In addition to reviewing the highest quality and most important research studies of the year, the review also identifies and tracks emerging trends in GEM research. Our 2008 review, for instance, noted an explosion of articles related to pandemic response, as well as articles detailing the importance of international collaboration in the development of emergency care systems around the globe. In our 2009 review, we found many more articles focusing on issues related to disaster response, including the evaluation of various triage systems, methods of rationing care in humanitarian emergencies, and the ethics of both humanitarians responding to disasters and conducting research to study the humanitarian response to disasters. Our 2010 review, in turn, found a shift towards articles falling within the realm of emergency care in resource limited settings, especially those related to maternal and child health. Indeed, we saw several excellent studies identifying better methods for diagnosing and treating acute respiratory infections, diarrhea, and malaria in children in the developing world, as well as a number of randomized controlled trials aimed at preventing complications of obstetric emergencies such as post-partum hemorrhage or preterm labor. The 2010 review also noted a number of new studies specifically analyzing trauma care in thedeveloping world, including road traffic accidents and domestic violence, looking at the systems-level barriers and solutions to improving care for patients with traumatic injuries. Overall, our annual reviews have also noted a consistent improvement over the past several years in the methodological quality of global emergency medicine research. Clearly, global emergency medicine research is finally coming into its own as a rigorous scientific field.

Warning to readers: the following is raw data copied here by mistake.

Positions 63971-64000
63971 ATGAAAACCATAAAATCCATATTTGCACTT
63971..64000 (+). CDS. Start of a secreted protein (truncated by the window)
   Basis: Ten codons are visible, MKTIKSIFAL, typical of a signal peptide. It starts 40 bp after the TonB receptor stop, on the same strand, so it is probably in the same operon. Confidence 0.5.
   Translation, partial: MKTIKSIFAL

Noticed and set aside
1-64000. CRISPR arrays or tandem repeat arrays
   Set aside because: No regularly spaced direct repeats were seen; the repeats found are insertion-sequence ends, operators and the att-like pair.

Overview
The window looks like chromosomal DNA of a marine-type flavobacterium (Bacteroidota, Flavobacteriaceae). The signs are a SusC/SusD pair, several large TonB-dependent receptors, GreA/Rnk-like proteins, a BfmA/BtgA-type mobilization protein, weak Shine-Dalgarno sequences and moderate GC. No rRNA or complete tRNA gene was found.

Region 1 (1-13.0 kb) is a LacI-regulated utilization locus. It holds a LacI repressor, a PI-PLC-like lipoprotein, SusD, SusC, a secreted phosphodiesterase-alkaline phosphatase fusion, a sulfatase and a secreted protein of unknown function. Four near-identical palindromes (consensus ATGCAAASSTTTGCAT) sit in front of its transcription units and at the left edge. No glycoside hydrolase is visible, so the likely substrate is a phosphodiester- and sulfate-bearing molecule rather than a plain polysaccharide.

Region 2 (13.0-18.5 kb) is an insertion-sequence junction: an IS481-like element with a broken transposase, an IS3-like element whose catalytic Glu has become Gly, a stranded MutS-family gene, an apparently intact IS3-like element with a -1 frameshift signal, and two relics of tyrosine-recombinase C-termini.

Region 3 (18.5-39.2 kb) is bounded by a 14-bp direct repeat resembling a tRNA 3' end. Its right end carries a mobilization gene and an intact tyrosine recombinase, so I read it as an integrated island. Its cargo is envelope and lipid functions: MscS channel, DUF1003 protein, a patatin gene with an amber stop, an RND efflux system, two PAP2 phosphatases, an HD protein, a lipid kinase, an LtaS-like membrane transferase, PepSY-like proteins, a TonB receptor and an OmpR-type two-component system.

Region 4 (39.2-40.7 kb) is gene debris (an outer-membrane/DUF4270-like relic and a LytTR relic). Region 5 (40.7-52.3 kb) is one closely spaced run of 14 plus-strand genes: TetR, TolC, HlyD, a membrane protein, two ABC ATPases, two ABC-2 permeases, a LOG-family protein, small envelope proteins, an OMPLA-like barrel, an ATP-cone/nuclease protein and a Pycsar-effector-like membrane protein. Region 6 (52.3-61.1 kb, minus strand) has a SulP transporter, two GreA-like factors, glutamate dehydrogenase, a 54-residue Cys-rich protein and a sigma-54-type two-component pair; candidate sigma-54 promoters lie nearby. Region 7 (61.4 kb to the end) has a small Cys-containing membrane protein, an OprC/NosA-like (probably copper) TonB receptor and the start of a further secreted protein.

In this current issue of EPI, we highlight a few of the top research articles identified by our 2010 International Emergency Medicine Literature Review. In future issues of EPI, we will continue to provide additional snapshots of cutting edge global emergency medicine research from around the globe. For a more in-depth discussion of the methodology and results for our annual review, as well as for summaries and critiques of the top 27 GEM articles of 2010, please see our full review at www.aemj.org.

This article originally appeared in issue 5 of Emergency Physicians International